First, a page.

16 Pizza Taste And Texture Tips: The Perfect Slice

There are a number of taste and texture issues that you will encounter when starting to make pizza. This list is set of common pizza dough problems and some ways to improve next time.

How To Make Pizza Crust Crispy

To get a crispy crust you need several things. Heat, a thinly stretched dough and enough water in the dough.

Yes that’s right, you need more water in the dough. It may sounds counter intuitive to add more water to your dough to make it more crispy, but i’ll explain why it works. More water means more steam when it hits the hot oven, so it springs up and makes it lighter and crispier. I would advise making your dough as wet as you can handle in the kneading phase, as more water makes it stickier and harder to work with. If you are into hydration percentages, then 63-65% water to flour is a good place to start and then you can push it higher.

Next you need heat in the form of a hot oven and a pizza stone. You can use a pizza stone, pizza steel, or at least a thick baking sheet. Heat it up for at least 30 minutes before putting the pizza on, using a thin sheet or peel to transfer.

Aim to stretch the pizza as thin as you can without breaking. This comes with practice, and with a dough that is well rested and extensible. Stretching by hand is better than using a rolling pin as you don’t deflate it.

How To Keep Pizza Crust From Getting Hard

You might find that your pizza is too dense, too tough or too dry.

This is probably due to cooking your pizza in an oven which is not hot enough and so you baked it for too long. If you are using a baking sheet which isn’t pre-heated, your cooking time ends up around 10-15 minutes – this just causes the pizza to dry out and get hard.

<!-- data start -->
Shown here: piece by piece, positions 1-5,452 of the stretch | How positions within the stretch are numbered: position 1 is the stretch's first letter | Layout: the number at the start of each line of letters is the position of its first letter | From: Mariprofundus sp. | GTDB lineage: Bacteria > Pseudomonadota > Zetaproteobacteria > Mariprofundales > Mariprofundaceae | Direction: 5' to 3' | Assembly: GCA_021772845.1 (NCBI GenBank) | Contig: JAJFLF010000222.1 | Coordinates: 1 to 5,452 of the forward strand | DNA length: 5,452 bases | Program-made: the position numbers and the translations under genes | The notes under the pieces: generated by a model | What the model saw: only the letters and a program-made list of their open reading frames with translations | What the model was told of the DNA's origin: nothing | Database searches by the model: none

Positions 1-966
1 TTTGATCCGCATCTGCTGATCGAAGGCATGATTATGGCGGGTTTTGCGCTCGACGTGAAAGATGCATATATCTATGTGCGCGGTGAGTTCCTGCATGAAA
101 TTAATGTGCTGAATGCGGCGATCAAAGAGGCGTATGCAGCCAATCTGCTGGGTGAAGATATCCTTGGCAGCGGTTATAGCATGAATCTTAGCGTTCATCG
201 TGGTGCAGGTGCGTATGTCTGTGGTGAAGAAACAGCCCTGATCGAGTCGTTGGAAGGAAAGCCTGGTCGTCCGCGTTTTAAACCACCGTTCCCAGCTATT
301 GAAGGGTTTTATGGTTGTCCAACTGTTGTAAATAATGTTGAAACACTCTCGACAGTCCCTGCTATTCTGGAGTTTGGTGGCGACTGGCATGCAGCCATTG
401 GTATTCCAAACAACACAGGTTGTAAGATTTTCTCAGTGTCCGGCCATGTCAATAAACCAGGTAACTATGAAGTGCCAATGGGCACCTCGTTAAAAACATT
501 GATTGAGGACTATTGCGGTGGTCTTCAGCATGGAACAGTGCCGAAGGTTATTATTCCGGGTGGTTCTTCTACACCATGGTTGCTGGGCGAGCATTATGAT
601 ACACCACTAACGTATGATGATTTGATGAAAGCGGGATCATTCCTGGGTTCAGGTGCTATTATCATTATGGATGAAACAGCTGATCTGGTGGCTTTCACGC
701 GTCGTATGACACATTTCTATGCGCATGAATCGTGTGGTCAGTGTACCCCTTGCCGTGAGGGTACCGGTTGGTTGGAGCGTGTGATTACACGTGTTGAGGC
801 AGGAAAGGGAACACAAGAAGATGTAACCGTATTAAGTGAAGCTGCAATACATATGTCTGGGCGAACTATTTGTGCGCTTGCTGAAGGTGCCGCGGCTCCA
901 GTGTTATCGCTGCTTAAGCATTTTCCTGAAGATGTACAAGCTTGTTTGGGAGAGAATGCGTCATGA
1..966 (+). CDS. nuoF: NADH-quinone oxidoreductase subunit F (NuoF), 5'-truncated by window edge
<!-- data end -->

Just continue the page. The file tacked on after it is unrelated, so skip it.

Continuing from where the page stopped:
Instead, you should fire up your oven as hot as it can go and leave a pizza stone to heat up for at least 30 minutes. The pizza will cook in 5-8 minutes, with a crust that has a crisp exterior and a chewy, tender interior.

It will also cause the crust to spring up more rapidly as the dough expands in the extreme heat, leaving a lighter and more airy crust. Making sure your dough is not too dry is key, as a more moist dough will spring better. Try not to add too much extra flour when kneading.

You shouldn’t roll out the dough with a rolling pin either – this will squash the air out and leave you with a crust that resembles a cracker. Stretching by hand will ensure it stays nice and light.

Stop Pizza Dough Sticking To Hands

Simply put, your pizza dough is very wet. You can add small dustings of flour to help, or rub some oil onto your hands to prevent sticking.

At the start of the kneading process the dough is more likely to stick to the hands. It will change from a shaggy lump into a smooth, stretchy ball and become less sticky. If you can get through the initial part then you should be fine.

A wet dough cooks better than a dry dough, so don’t go drowning it in flour. Instead you should sprinkle small amounts of flour, or olive oil when ever you require it – just enough that it doesn’t become too sticky to work with. A dough scraper is a good tool for very sticky dough, as you can knead a few times then gather together with the scraper.

Pizza Dough Too Elastic

A dough that is too elastic is displaying its high gluten content. Gluten is this stretchy network which builds up from kneading and proofing.

Gluten also degrades over time and loses strength, so allowing your dough to proof for longer will relax the dough enough to stretch it out easily. Try giving it 24 hours in the fridge.

Another big problem is a dough that is too cold. You need to wait until the dough ball is up to room temperature before you open it. Try a 2 hour rest on the worktop before you start stretching the dough. If the dough springs back, leave it rest for 10 minutes more and then return to it and it should have relaxed.

Once you get better at stretching, you can find a few tricks to get the dough open. I find that draping the dough over your upturned fists and pulling apart always works, even with the tightest dough. The gravity and the stretch should start easing the dough open – just move around the circle as you go.